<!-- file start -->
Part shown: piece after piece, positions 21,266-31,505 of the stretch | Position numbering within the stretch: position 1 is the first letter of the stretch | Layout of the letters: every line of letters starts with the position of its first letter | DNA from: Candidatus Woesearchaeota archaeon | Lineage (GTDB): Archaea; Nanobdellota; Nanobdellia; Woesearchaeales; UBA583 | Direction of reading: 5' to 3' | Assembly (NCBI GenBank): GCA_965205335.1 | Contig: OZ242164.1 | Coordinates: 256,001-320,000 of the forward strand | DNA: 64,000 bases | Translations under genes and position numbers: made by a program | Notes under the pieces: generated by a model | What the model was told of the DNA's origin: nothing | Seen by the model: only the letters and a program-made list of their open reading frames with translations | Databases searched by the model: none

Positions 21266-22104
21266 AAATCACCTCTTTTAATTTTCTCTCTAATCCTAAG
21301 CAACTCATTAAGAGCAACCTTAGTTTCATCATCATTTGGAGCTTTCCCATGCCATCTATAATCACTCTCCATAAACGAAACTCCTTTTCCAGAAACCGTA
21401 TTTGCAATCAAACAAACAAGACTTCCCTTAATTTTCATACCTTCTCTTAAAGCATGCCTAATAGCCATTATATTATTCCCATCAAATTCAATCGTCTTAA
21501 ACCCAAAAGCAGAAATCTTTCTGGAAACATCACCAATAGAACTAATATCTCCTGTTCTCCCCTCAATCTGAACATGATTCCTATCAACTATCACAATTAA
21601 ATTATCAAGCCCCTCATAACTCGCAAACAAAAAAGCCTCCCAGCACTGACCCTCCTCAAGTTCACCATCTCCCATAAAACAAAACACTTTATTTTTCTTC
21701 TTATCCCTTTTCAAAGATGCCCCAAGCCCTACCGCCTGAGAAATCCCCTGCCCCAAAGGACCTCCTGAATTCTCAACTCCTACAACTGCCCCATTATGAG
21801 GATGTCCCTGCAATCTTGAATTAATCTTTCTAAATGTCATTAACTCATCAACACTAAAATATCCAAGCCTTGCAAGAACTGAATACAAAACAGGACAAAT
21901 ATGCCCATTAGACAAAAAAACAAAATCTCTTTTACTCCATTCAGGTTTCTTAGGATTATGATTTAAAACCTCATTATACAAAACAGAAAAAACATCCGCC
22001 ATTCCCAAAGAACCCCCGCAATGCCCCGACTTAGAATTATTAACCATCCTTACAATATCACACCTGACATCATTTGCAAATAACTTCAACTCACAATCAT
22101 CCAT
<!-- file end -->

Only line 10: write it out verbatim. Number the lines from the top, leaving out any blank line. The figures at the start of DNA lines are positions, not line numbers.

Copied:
21901 ATGCCCATTAGACAAAAAAACAAAATCTCTTTTACTCCATTCAGGTTTCTTAGGATTATGATTTAAAACCTCATTATACAAAACAGAAAAAACATCCGCC